Scenes from the End (c) Heloise Werner (2).jpgYet the end’s just the beginning. Thanks to the reverse epoch structure, three mini-acts, we’re ultimately transported from the presumed heat death of the universe to the inconsequential, devastating expiration of some other poor, no doubt unfulfilled sod, at which point the house lights go up and we mere mortals, for half an hour spectators, get to feel a little self-conscious. We’ve moved from the abstract to the personal. It’s a nice, rapey touch. Grief is personal after all; it leaves us exposed. It’s a lot to achieve with a lighting effect, but that’s the fleeting power of Emily Burns’ show – it does a lot with great economy. Werner can even sing and cry at the same time, which in a nutshell tells you what a modulated, controlled performance it is.

An opera about futility, regret, sorrow and existential angst feels timely in the year of Trump, Brexit and the death of David Bowie. If Ziggy Stardust can die then all other endings, as Werner suggests, are inevitable. Her eulogies, cut with pull quotes from luminaries such as Carl Sagan, T.S. Eliot and Shakespeare, light up the darkness. We like to think of them as immortal but Scenes from the End is here to remind us that the transmission of culture from man to boy to woman to girl is just a form of negation. In the end they’ll be no one to tell, no one to read, no one to think. But by going backwards the show can at least end on a temporal high. We still have our whole lives ahead of us, even if we’re stuck with the paradox that everything we think makes life worthwhile – literature, music, performance, beauty – showcased here, will eventually dissipate with the last memory.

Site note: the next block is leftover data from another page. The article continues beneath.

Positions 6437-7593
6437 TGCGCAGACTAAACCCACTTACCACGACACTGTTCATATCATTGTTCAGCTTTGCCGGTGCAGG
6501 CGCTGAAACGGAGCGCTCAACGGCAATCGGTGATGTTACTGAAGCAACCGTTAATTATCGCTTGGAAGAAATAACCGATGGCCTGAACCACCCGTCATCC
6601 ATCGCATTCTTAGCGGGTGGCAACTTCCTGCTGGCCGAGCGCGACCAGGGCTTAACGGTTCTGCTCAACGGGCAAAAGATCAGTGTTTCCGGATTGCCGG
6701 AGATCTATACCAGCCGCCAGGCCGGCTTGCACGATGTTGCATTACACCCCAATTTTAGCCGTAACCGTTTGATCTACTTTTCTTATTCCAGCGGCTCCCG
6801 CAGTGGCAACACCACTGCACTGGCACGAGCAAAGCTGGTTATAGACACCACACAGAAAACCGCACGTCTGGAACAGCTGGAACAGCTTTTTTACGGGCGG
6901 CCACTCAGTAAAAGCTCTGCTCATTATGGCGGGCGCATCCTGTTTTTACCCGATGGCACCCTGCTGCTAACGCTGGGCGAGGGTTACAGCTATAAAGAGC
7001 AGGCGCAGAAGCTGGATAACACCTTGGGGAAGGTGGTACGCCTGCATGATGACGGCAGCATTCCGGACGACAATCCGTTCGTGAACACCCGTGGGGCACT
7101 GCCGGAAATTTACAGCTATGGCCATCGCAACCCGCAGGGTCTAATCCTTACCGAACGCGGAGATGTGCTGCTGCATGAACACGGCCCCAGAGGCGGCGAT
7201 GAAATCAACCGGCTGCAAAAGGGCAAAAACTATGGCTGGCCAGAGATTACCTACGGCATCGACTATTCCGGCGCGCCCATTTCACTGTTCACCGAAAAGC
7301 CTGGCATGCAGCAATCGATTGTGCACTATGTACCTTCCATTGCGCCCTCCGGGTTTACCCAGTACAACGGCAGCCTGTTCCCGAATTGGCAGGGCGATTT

Between the aural highs and emotional lows, there’s a little psychological agitation. The show plays like a visit to a hopeless schizophrenic; a woman so distraught at the prospect of death that she’s haunted by its nullifying potential. There’s no comfort for her and less for us, just confusion that humanity’s soundscape, universals like waking up and laughing, includes the temporal and lifestyle specificity of riding a motorbike. Even the interval is bluesy. Where’s the celebration of life and the optimism that one day we’ll beat the system using our cultivated genius and transcend? If writer Jonathan Woolgar has any thoughts on that, I’ll be waiting.